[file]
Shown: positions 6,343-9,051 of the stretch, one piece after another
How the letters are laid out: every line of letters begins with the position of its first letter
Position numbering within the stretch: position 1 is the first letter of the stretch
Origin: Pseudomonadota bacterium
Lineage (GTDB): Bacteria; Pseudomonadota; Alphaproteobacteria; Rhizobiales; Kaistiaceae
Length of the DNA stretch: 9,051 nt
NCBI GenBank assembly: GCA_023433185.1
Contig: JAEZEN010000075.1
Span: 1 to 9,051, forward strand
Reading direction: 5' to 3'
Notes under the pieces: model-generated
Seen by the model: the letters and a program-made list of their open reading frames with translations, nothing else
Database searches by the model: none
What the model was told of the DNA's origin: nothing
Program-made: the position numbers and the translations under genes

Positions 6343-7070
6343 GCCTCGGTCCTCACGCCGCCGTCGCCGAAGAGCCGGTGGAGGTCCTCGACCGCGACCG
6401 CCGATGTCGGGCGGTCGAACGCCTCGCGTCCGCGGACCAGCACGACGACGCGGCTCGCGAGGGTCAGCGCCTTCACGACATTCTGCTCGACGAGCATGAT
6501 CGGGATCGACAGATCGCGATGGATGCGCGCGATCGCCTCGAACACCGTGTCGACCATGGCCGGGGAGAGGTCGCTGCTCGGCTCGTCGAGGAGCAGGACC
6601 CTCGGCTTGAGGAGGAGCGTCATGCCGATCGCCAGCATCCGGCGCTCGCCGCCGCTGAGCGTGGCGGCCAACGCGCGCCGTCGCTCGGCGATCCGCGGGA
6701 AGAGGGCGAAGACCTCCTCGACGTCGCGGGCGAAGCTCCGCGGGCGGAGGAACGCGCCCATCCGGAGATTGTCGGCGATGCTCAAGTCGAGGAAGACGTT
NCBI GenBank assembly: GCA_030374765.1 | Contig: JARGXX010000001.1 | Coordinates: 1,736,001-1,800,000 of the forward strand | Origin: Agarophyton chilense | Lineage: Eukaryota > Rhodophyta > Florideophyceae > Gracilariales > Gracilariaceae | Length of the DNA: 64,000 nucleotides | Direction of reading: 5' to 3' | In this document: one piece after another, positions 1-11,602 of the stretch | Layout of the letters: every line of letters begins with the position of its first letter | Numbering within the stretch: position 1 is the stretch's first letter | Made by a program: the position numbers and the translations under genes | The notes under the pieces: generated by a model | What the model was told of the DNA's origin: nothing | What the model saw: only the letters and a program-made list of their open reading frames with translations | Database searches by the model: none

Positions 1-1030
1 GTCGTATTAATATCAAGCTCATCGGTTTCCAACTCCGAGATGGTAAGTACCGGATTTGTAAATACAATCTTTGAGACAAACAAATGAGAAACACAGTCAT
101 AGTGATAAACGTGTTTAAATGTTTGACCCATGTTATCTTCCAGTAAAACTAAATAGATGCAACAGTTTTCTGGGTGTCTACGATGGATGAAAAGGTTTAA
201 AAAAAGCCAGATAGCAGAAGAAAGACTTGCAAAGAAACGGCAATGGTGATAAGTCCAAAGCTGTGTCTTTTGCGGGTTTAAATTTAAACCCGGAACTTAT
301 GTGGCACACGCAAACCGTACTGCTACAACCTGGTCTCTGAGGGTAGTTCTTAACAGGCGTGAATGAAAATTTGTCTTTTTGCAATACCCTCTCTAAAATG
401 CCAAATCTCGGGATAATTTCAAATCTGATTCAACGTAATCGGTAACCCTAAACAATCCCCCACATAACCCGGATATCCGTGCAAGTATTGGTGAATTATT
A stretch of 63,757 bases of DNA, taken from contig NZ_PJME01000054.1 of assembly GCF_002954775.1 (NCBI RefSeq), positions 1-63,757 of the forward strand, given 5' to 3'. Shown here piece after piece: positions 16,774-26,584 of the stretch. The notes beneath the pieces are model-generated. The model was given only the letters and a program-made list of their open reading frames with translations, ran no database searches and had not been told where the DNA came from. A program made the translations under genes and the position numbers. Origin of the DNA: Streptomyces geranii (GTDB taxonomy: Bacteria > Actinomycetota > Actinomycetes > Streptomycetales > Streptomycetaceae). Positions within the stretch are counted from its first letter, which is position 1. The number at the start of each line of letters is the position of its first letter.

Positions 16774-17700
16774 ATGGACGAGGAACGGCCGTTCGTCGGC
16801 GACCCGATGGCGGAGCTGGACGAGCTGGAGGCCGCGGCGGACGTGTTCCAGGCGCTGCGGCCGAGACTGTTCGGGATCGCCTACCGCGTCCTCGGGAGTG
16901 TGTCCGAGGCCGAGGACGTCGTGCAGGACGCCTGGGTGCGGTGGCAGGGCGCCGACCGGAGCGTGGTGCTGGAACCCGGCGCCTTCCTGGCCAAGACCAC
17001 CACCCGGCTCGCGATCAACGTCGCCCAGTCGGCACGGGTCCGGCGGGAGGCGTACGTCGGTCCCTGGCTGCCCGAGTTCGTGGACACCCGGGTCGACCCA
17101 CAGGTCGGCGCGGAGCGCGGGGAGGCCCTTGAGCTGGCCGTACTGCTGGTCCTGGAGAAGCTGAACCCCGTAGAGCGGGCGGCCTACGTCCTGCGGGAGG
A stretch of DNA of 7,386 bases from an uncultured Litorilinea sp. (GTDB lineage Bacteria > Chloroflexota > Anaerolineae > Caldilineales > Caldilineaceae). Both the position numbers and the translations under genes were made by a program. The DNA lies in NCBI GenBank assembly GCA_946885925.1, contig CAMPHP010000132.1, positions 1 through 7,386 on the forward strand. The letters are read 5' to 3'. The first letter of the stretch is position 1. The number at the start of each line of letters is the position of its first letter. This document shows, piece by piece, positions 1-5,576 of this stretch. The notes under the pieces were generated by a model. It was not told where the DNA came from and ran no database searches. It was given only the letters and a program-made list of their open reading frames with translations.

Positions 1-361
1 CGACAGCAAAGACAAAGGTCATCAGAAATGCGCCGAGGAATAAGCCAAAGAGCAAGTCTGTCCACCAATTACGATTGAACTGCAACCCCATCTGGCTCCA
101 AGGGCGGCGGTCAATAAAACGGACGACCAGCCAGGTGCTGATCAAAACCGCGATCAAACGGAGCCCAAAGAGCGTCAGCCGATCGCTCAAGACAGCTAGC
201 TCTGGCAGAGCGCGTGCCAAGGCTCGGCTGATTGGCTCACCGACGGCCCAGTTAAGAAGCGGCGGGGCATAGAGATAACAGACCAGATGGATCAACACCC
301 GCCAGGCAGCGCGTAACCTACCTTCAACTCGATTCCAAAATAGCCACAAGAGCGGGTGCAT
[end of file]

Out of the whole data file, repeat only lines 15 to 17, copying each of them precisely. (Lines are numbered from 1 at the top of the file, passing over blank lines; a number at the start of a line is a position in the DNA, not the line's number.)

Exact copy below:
Program-made: the position numbers and the translations under genes

Positions 6343-7070
6343 GCCTCGGTCCTCACGCCGCCGTCGCCGAAGAGCCGGTGGAGGTCCTCGACCGCGACCG